1. The Laws of New York
  2. Consolidated Laws
  3. State
  4. Article 2: State Boundaries


Section 4 Vermont boundary line

State (STL)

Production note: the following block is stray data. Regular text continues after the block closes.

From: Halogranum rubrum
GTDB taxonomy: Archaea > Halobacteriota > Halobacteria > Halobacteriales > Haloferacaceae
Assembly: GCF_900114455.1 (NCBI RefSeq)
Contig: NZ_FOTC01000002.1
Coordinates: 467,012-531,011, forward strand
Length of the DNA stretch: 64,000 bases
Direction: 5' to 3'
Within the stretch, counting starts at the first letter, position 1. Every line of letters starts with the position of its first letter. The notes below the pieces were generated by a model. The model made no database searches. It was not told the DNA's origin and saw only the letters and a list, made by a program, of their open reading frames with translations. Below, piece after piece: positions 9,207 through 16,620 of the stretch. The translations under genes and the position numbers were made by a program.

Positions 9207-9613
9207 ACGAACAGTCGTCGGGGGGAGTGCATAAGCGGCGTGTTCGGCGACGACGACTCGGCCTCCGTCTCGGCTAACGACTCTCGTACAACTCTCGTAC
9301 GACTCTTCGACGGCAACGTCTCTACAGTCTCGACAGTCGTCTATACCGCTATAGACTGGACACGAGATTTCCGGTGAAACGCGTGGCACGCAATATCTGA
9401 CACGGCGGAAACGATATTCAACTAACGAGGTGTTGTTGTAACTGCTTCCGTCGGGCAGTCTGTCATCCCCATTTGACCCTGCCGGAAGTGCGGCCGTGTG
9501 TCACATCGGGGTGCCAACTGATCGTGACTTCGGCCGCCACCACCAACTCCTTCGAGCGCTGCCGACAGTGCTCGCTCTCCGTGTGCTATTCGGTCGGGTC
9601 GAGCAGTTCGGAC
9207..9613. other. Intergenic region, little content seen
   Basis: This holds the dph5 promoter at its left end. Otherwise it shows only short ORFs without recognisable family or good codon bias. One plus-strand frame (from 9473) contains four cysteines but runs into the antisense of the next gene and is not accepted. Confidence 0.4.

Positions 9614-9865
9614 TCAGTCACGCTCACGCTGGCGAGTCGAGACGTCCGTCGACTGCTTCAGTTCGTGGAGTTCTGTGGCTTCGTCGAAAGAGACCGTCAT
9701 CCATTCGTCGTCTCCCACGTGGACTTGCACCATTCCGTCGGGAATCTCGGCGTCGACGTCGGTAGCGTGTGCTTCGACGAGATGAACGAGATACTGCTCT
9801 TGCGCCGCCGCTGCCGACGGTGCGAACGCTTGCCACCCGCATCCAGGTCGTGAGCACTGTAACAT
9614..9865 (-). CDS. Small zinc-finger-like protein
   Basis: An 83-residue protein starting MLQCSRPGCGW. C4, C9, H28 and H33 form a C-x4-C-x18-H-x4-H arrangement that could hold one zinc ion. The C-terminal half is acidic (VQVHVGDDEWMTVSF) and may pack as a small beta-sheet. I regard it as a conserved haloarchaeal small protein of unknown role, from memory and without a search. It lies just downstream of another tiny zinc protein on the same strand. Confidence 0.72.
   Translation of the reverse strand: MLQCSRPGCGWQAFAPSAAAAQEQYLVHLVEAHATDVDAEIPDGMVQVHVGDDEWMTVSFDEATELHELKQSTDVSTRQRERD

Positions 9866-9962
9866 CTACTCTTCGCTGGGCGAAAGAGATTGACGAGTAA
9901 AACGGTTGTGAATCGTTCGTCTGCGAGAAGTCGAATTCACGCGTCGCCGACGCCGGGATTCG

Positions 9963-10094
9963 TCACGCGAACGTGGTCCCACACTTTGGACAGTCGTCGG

The boundary line between the state of New York and the state of Vermont shall be and hereby is fixed as follows: Beginning at a stone bound standing on the easterly slope of a hill, in latitude forty-two degrees forty-four minutes forty-five and two hundred one thousandths seconds north, longitude seventy-three degrees fifteen minutes fifty-four and nine hundred four thousandths seconds west from Greenwich, a point in the southerly line of the state of Vermont; thence the line runs on a bearing north eighty-eight degrees thirty-three minutes twenty seconds west, three thousand two hundred five and seven-tenths feet to monument number two, standing at the southwest corner of the state of Vermont; thence north eleven degrees fifty-nine seconds west, twenty-one thousand eight hundred sixty-eight and eight-tenths feet, to monument number six on the northwest slope of a mountain and one hundred ninety feet northwest to a small brook which runs into the Hoosic river about four hundred feet up stream from the lower covered bridge at North Pownal; thence north twenty-nine degrees one minute thirty-three seconds east, two thousand six hundred forty feet, to monument number seven which is a large block of granite set in the bed of the brook above mentioned and at the point where it enters Hoosic river; thence north seven degrees eighteen minutes seventeen seconds west, three hundred ninety-six feet along the west bank of Hoosic river to monument number eight on the north side of the highway leading from North Pownal to North Petersburgh and near the northwest corner of the covered bridge before mentioned; thence north twenty-one degrees twenty-one minutes forty-three seconds east, two thousand fifteen and five-tenths feet across Hoosic river to monument number nine, on southwest side of the west bound track of the Boston and Maine railroad, and is between said track and Hoosic river opposite a ledge of rock; thence north thirty degrees forty minutes seven seconds west, one thousand one hundred fifty-six and two-tenths feet along the northeast bank of Hoosic river to monument number ten between said river and the west bound track of the Boston and Maine railroad; thence north fourteen degrees forty minutes west, one thousand one hundred seventy-three and seven-tenths feet across said track and highway leading from north Pownal to Petersburgh Junction to monument number twelve, on brow of a hill just north of said highway and at the corner of two stone walls; thence north five degrees nineteen minutes fifty-seven seconds east, five thousand eighty-two feet to monument number thirteen, on the north side of a highway known as the Skipperee road and about four hundred twenty feet southeast of house on lands owned by Edgar Green; thence north forty degrees twenty minutes east, three hundred ninety-six feet to monument number fourteen, at edge of woods on the southwest slope of the hill north of the Skipperee road; thence south seventy-one degrees thirty-nine minutes fifty-five seconds east, one thousand six hundred twenty-six and two-tenths feet to monument number fifteen, in woods and on the slope of hill north of Skipperee road; thence north three degrees twenty minutes eighteen seconds east, one thousand four hundred eighty-two and three-tenths feet to monument number sixteen, at the corner of the towns of Pownal and Bennington; thence north one degree thirty-three minutes five seconds east, thirty-five thousand three hundred thirty-five and seven-tenths feet to monument number twenty-seven, at the corner of the towns of Bennington and Shaftsbury; thence north two degrees seven minutes twenty-five seconds east, thirty-five thousand one hundred sixty-five and six-tenths feet to monument number forty at the corner of the towns of Shaftsbury and Arlington; thence north two degrees forty-five minutes seventeen seconds east, thirty-three thousand nine hundred sixty-one feet to monument number fifty-two, at the corner of the towns of Arlington and Sandgate; thence north one degree twenty-seven minutes three seconds east, eleven thousand one hundred fifty-four and four-tenths feet to monument number fifty-five, on the north side of Camden Valley road and about one-quarter mile west of R. C. Smith's house; thence north two degrees forty-two minutes nine seconds east, sixteen thousand eight hundred sixty-eight and eight-tenths feet to monument number sixty, on the north side of Beattie Hollow road; thence north one degree fifty-one minutes nine seconds east, two thousand seven hundred eighty-five and three-tenths feet to monument number sixty-one on the north side of Perkins Hollow road; thence north one degree fifty minutes forty seconds east, three thousand three hundred eighty and nine-tenths feet to monument number sixty-two, at corner of the towns of Sandgate and Rupert; thence north one degree forty-six minutes twenty-four seconds east, three thousand nine hundred eighty-six and seven-tenths feet to monument number sixty-three on the south side of the Salem-Rupert road; thence north one degree forty minutes thirty-three seconds east, six hundred forty-one and five-tenths feet to monument number sixty-four, on the south side of right of way of Delaware and Hudson railroad; thence north one degree thirty-eight minutes nine seconds east, three thousand four hundred sixty-four and two-tenths feet to monument number sixty-five, at the top of long open slope on north side of and overlooking the valley at West Rupert; thence north three degrees twenty-three minutes thirty-four seconds east, three thousand six hundred sixty-one and seven-tenths feet to monument number sixty-seven, at a point about midway between two highways and about one and one-third miles north of Delaware and Hudson railroad; thence north three degrees thirty-one minutes fifty-five seconds east, three thousand three hundred twenty-six and two-tenths feet to monument number sixty-nine, on sloping ground between two brooks; thence north one degree twenty-three minutes thirty-one seconds east, twenty thousand four hundred fifty-six and two-tenths feet to monument number seventy-six, at the corner of the counties of Bennington and Rutland; thence north one degree thirty-two minutes three seconds east, fourteen thousand twenty-five and five-tenths feet to monument number eighty, in West Pawlet on north side of highway leading southwest out of said village and about three hundred fifty feet from the Delaware and Hudson railroad crossing in West Pawlet; thence north one degree forty-nine minutes fourteen seconds east, twenty thousand three hundred eighty-one and nine-tenths feet to monument number ninety, at the corner of the towns of Pawlet and Wells; thence north one degree thirty-five minutes twenty-nine seconds east, nineteen thousand three hundred seventy-two and nine-tenths feet to monument number ninety-six, at the corner of the towns of Wells and Poultney; thence north one degree twenty-eight minutes fifty-nine seconds east, nineteen thousand two hundred forty-five and two-tenths feet to monument number one hundred one, on the south bank of Poultney river; thence about fifty-five feet along the previous course continued in the middle of the deepest channel of said river; thence along the middle of the deepest channel of said river to East bay; thence along the middle of the deepest channel of East bay and the waters thereof to where the same communicates with Lake Champlain; thence along the middle of the deepest channel of Lake Champlain to the eastward of the islands called the Four Brothers and westward of the islands called Grand isle and Long isle or the Two Heroes, and to the westward of the Isle La Mott, to the parallel of the forty-fifth degree north latitude, as run by Valentine and Collins, seventeen hundred and seventy-one to seventeen hundred and seventy-four; according to report dated October seventh, seventeen hundred and ninety-one, of commissioners appointed by chapter eighteen of the laws passed at the thirteenth session of the legislature of this state in seventeen hundred and ninety; thereby including within the state of New York, all that portion of the former town of Fair Haven, formerly in the county of Rutland and state of Vermont, lying westerly from the middle of the deepest channel of Poultney river as it now runs, and between the middle of the deepest channel of such river and the west line of the state of Vermont, as established on March nineteen, eighteen hundred and seventy-nine, as the same is described in an act of the legislature of Vermont entitled "An act annexing that portion of the town of Fair Haven, lying west of Poultney river, to the state of New York," and approved by the governor of Vermont, November twenty-seven, eighteen hundred and seventy-six. The acceptance by this state of sovereignty and jurisdiction of such ceded territory which took effect April seventh, eighteen hundred and eighty, the date of the approval of the act of congress consenting to such cession, is continued in force. Nothing in this section contained shall be deemed to affect the determination of the boundary line between the state of New York and the commonwealth of Massachusetts.